Gad E. Klein, Ph.D., is a neuropsychologist who specializes in the cognitive aspects of various neurological disorders including epilepsy, movement disorders such as Parkinson’s disease, as well as brain tumors and dementia. He also evaluates the cognitive and behavioral sequelae of traumatic brain injury and stroke. Dr. Klein is also an expert in advanced neuro-imaging techniques such as functional MRI, as well as the intracarotid amobarbital test (Wada test) and electrocortical stimulation mapping. These procedures enable accurate brain localization of motor and sensory function, as well as higher-order cognitive functions such as language and memory in order to minimize post-surgical functional deficits in patients undergoing brain surgery.
Dr. Klein received his undergraduate degree in psychology from Yeshiva University in New York, NY. He received his doctorate in neuropsychology from the CUNY Graduate Center and went on to complete an internship in clinical neuropsychology at the North Shore-LIJ Health System. Following this he completed a two year postdoctoral fellowship at the LIJ Epilepsy Center focusing on the neuropsychological aspects of epilepsy and functional neurosurgery. During this period he also received advanced training in functional neuro-imaging at the Martinos Center for Biomedical Imaging at Massachusetts General Hospital in Boston.
Dr. Klein has conducted research studies exploring the use of functional MRI for localization of language function in the brain and to help find biomarkers of affective disorders in patients with epilepsy and depression. He has published numerous articles in peer reviewed journals in both cognitive and molecular neuroscience. Dr. Klein is a member of the International Neuropsychological Society, American Psychological Association – Neuropsychology Division, American Epilepsy Society, and Society for Neuroscience.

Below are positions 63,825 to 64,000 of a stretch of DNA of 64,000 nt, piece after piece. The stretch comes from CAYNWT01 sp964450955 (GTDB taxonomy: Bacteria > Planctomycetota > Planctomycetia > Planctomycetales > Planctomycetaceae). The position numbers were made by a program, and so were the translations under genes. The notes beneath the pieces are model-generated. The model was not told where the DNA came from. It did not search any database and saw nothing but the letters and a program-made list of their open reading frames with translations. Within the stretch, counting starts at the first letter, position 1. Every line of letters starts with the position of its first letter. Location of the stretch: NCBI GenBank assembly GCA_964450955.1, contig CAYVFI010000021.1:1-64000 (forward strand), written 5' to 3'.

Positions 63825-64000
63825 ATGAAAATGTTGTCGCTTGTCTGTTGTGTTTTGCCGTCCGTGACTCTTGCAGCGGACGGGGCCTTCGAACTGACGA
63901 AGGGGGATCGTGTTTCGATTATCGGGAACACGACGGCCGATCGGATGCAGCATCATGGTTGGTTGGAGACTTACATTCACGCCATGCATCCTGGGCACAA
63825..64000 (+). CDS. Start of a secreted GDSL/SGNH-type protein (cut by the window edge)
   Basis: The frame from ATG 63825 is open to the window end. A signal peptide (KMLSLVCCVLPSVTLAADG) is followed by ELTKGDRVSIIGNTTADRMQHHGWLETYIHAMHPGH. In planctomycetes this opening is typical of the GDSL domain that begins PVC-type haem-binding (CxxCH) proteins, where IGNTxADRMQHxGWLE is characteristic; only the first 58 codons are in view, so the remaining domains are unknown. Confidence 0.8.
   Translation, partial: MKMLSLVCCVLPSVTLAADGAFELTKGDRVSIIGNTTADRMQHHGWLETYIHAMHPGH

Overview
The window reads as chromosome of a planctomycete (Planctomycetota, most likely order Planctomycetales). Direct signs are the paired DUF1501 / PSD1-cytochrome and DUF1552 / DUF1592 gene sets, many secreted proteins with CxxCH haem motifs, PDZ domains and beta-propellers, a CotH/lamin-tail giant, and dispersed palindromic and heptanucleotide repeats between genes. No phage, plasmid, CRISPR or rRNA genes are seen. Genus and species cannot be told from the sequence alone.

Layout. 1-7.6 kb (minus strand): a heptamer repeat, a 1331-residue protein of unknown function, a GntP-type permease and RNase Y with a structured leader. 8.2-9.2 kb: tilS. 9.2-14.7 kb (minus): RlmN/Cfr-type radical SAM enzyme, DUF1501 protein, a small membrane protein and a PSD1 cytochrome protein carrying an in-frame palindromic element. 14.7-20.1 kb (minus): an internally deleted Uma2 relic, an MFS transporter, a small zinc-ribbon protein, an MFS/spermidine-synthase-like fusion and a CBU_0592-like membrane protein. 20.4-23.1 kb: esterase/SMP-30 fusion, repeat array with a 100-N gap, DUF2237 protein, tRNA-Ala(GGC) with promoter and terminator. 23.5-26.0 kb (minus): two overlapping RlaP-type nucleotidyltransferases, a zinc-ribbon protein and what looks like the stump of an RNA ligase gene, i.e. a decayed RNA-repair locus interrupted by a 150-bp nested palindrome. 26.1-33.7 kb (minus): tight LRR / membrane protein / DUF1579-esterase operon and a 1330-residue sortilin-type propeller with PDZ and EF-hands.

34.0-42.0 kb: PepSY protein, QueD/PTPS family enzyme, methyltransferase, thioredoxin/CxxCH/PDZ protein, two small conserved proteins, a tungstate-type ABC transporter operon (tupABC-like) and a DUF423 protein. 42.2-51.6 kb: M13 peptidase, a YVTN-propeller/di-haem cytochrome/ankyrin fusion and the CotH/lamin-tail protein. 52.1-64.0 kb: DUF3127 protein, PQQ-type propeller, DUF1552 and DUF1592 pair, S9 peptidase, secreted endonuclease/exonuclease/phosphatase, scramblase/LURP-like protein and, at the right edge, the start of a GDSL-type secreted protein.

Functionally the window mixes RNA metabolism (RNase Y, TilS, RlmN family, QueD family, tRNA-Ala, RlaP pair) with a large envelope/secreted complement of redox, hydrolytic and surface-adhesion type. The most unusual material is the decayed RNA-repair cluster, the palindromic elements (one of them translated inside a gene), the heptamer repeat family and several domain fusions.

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HIGH SCHOOL sweethearts Donald and Melanie Squire of East Northport had just returned home from a relaxing vacation in Aruba. But the couple became concerned when Donald’s eye began to twitch uncontrollably and he experienced a loss of peripheral vision. Suspecting a possible stroke, Melanie, an ICU nurse at Huntington Hospital, called 9-1-1. Donald was…
With football-related concussions on the rise in high school sports, the I-Team set out to find out what kind of helmets schools in the tri-state use and how they measure in a ranking that evaluates the likeliness of football helmets to reduce concussion risk. Pei-Size Cheng reports.
It’s a normal part of aging to occasionally forget where you left your glasses or car keys. Not so with Alzheimer’s disease. “Alzheimer’s disease is a progressive decline in function along with personality changes,” said Gad Klein, PhD, a neuropsychologist with Neurological Surgery, P.C., in Rockville Centre. Read the article.